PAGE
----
at 2. Subsequentiy, Mr. Bowdré went on medical leave due to his
psychological condition and did not return to the DOE until February
1995. See Compl. at 8.
Effective August 1, 1994, the DOE barred Mr. Bowdré from
entering the premises of the DOE and placed him on forced administrative
leave. See Pl.'s Opp'n at 6. On Aug. 30, 1994, the plaintiff's lawyer,
Suzanne Levin, had a meeting with Mr. Pagano about the plaintiff's claims
of retaliation and discrimination. See Pl.'s Opp'n at 7. According to the
plaintiff, Mr. Pagano acknowledged at the meeting that Mr. Bowdré's
complaints would be considered "pending" at the time, and advised Ms.
Levin that because the plaintiff was physically barred from the DOE, the
time limitations would be tolled and the normal time frame for processing
an EEO complaint would not apply, until Mr. Bowdré's return to
regular work status. See Pl.'s Opp'n at 7-8.
Mr. Bowdré returned to work in February 1995. See Compl. at 8.
On February 17, 1995, and on several occasions thereafter, he requested
what he called a reasonable accommodation for the medical conditions he
had developed as a consequence of the alleged workplace discrimination
and retaliation. See id. Specifically, "Plaintiff's physician and
plaintiff repeatedly requested that Mr. Bowdré be placed in a
position whereby he would not be exposed to the same managers who had
perpetrated, facilitated or refused to halt the harassment that caused
Mr. Bowdré's impairment and medical condition." Id. Mr.
Bowdré states that the OCR refused his requests. See id. The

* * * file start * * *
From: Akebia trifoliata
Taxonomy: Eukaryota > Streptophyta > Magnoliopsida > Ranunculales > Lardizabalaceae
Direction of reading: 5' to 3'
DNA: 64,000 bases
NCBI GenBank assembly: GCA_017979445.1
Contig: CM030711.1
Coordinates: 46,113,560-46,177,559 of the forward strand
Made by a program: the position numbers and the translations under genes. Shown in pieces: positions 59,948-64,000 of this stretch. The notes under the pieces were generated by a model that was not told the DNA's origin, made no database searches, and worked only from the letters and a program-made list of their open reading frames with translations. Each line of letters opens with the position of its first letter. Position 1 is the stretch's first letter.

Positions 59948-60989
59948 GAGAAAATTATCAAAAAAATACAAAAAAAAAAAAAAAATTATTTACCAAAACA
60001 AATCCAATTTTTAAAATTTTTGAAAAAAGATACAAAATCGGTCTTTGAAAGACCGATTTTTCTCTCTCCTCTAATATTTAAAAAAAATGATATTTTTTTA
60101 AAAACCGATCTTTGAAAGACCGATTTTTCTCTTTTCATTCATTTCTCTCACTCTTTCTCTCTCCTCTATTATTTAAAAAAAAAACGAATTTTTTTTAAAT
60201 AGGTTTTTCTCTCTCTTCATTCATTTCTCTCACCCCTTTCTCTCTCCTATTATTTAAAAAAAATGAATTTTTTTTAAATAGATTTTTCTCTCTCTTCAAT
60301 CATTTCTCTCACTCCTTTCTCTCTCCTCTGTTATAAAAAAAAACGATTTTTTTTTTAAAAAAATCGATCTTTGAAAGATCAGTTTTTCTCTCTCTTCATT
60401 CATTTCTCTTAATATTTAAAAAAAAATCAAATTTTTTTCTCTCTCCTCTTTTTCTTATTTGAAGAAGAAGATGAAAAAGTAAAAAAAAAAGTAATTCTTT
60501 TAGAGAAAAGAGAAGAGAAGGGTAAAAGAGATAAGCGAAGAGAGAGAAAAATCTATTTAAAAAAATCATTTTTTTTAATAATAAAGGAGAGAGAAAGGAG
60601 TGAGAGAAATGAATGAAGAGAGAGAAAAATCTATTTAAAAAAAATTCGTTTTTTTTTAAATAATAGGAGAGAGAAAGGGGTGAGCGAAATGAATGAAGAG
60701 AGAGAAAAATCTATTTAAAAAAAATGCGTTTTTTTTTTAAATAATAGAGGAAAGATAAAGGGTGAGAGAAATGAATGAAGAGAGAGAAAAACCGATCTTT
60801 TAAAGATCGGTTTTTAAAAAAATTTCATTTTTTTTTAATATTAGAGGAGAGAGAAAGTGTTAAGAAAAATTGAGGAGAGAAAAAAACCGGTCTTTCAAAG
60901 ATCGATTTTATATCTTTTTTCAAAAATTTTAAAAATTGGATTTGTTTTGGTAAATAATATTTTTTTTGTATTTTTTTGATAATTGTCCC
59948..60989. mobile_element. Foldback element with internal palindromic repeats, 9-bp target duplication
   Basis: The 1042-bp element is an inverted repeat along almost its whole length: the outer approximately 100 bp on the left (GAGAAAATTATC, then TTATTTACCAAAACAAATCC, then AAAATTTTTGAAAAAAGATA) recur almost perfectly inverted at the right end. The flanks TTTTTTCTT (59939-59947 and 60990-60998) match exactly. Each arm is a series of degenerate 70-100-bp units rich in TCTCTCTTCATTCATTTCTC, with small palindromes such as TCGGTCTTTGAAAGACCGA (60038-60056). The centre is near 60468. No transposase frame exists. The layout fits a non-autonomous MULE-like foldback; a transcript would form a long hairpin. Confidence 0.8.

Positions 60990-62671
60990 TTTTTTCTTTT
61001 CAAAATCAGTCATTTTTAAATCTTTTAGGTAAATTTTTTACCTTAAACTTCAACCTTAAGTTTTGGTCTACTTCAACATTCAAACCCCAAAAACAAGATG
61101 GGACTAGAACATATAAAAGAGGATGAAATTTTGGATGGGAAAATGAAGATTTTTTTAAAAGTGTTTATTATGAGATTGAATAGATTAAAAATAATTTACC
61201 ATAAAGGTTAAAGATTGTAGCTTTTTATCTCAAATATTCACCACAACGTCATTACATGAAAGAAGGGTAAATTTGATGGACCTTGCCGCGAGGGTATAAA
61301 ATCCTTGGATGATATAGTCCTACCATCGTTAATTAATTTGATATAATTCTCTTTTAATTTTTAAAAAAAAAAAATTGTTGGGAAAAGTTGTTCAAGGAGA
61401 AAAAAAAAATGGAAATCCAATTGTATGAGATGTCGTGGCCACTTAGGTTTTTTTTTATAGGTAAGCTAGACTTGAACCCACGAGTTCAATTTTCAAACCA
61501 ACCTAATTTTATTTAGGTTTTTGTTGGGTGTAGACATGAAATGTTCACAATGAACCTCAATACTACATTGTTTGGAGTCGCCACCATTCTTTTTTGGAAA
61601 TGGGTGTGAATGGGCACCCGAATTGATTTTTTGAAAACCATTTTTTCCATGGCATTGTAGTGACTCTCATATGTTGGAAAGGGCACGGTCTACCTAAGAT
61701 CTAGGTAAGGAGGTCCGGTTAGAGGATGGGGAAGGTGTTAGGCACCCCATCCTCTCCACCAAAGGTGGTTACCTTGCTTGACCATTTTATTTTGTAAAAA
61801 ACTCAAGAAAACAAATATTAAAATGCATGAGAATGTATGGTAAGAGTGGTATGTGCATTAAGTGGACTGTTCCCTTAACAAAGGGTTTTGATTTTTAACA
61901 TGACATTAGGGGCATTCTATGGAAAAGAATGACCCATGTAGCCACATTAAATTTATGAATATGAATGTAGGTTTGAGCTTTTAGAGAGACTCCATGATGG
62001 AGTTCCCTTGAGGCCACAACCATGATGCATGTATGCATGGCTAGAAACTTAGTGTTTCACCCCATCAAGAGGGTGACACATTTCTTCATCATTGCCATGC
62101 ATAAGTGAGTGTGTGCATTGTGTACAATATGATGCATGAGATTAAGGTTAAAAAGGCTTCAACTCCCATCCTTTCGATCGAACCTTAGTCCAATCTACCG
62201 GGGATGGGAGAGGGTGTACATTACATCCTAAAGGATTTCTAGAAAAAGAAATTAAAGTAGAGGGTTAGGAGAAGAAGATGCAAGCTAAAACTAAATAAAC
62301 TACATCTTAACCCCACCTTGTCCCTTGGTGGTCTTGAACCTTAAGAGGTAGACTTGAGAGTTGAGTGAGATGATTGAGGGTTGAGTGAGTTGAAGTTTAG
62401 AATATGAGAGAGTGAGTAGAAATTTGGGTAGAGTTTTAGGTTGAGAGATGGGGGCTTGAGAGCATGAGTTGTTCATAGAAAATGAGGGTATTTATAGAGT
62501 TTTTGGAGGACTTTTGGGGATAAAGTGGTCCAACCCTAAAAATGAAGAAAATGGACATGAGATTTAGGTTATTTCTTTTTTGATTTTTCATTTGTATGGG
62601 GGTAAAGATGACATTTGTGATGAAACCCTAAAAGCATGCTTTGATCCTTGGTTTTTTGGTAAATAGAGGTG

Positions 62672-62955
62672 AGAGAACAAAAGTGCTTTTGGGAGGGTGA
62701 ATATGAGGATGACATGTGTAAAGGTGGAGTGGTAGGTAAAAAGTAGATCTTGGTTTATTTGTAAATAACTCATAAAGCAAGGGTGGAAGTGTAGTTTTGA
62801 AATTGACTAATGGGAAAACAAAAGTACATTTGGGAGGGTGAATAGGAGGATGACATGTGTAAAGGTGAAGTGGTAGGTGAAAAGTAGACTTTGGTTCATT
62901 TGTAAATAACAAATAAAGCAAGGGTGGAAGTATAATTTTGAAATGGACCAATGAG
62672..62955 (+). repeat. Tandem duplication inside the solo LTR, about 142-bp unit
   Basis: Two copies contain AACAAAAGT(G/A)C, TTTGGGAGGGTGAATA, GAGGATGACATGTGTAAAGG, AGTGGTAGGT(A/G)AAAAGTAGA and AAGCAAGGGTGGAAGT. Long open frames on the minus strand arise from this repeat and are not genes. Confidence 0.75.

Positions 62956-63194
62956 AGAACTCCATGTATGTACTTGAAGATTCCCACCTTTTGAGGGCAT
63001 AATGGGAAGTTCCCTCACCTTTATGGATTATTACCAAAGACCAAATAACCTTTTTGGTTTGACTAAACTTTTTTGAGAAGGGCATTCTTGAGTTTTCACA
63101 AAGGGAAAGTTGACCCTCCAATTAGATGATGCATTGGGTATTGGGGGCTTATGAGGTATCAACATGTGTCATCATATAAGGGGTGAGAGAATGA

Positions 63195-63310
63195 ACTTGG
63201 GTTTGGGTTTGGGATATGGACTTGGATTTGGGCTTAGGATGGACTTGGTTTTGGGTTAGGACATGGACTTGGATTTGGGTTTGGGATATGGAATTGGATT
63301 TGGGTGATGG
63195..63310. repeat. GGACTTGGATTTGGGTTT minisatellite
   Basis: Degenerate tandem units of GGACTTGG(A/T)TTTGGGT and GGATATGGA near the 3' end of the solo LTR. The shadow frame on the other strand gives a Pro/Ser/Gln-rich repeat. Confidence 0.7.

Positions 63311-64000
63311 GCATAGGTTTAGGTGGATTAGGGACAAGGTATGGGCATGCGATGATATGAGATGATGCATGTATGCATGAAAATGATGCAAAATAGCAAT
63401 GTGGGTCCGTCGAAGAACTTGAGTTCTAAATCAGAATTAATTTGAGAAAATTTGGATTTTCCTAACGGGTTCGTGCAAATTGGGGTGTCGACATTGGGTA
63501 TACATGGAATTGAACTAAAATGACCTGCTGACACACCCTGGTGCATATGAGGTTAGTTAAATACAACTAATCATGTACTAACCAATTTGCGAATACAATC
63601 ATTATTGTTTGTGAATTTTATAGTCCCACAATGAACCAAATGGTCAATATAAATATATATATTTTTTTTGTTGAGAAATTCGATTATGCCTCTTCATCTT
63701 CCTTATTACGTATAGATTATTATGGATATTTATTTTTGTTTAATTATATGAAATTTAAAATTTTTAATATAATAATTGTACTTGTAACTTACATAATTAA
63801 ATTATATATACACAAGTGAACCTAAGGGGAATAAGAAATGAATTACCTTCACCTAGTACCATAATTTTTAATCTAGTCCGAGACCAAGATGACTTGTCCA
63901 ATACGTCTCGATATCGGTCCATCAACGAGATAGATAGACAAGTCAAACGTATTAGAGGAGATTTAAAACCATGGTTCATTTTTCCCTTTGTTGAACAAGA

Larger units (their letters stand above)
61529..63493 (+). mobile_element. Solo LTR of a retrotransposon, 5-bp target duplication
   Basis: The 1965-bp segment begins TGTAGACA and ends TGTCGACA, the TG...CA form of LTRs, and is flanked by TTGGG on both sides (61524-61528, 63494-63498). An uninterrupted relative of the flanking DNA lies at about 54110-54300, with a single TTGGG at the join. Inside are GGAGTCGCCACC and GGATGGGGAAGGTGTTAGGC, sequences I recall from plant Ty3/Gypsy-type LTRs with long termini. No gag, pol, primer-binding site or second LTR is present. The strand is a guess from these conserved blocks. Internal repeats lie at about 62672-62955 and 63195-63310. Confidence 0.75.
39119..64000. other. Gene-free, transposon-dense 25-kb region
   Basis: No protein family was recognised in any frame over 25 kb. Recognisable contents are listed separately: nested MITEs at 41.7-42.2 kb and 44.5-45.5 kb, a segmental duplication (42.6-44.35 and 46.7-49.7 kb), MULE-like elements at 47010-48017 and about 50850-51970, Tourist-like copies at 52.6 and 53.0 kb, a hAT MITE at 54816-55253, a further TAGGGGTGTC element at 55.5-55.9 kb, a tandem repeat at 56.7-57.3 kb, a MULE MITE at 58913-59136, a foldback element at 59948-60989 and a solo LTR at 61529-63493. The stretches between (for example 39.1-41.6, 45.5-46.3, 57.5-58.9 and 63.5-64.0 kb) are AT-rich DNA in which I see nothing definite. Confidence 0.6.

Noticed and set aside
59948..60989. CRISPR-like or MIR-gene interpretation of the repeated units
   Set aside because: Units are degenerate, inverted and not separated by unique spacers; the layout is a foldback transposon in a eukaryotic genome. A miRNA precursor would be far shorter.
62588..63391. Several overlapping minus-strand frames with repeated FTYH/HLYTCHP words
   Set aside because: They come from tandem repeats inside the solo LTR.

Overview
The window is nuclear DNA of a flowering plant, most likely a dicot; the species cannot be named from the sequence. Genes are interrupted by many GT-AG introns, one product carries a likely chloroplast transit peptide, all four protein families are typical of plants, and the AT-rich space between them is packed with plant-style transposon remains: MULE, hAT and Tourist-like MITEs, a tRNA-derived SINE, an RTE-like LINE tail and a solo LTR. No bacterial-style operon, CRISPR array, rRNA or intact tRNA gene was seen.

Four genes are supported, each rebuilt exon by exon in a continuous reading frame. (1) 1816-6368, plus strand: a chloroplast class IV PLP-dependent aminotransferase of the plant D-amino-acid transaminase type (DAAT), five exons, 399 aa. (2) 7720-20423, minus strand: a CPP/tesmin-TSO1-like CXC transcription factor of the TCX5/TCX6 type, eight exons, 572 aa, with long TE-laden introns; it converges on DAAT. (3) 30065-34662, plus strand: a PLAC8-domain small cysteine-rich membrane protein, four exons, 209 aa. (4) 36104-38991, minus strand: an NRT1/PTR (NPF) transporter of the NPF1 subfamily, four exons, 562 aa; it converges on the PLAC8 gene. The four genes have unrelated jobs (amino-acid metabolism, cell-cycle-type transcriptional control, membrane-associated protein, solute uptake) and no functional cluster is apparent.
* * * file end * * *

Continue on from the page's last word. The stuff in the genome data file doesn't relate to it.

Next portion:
defendant, however, states that it is undisputed that Mr. Bowdré
was transferred away from Ms. Hembree's supervision. See Mot. for Summ.
J. at 3.
The plaintiff alleges that the hostile work environment continued after
his return to work in February 1995. For example, on May 17, 1995, his
car tire was slashed. See Compl. at 7. His car was parked in the North
section of the DOE's Forrestal Building garage, which is secured by
federal law enforcement officers, with access restricted to employees and
those with special clearance. See id. On May 25, 1995, his car tire was
again slashed while he was parked in the Forrestal Building garage. See
The DOE's report of investigation, performed by an office independent
of the OCR, stated that "Many witnesses provide evidence that would
support the charge that DOE managers created and subjected the
Complainant to a hostile work environment . . . ." Id.
The complaint alleges that after Mr. Bowdré's return to work in
February 1995, the OCR transferred him to the Germantown, Maryland
office, prohibited him from using the shuttle bus between the Washington
D.C. and Germantown offices, and required him to provide a detailed
itinerary of his hour-by-hour whereabouts in advance of visiting the
D.C. office. See Compl. at 11. Mr. Bowdré's daily itinerary was allegedly
conveyed to Ms. Hembree. See id.
In October 1996, the DOE notified Mr. Bowdré that he would be
separated from service on January 3, 1997 by a Reduction in Force
("RIF"). See id. Mr. Bowdré claims that Corliss Moody, the
director of the Office of Economic Impact and Diversity, who knew about
Mr. Bowdré's complaints, intentionally altered the RIF so that he
would be separated from service. See id. at 11-12.
On September 29, 1999, the plaintiff filed his complaint in this
court. The defendant now moves for summary judgment.
Federal Rule of Civil Procedure 56(c) states that summary judgment is
appropriate when the pleadings and evidence demonstrate that there is no
genuine issue as to any material fact and the moving party is entitled to
judgment as a matter of law. See FED. R. Civ. P. 56(c); Celotex Corp.
v. Catrett, 477 U.S. 317, 322, 106 S.Ct. 2548, 91 L.Ed.2d 265 (1986);
Diamond v. Atwood; 43 F.3d 1538, 1540 (D.C.Cir. 1995). To determine what
facts are "material," a court must look to the substantive law on which
each claim rests. See Anderson v. Liberty Lobby, Inc., 477 U.S. 242,
248, 106 S.Ct. 2505, 91 L.Ed.2d 202 (1986). A "genuine issue" is one
whose resolution could establish ...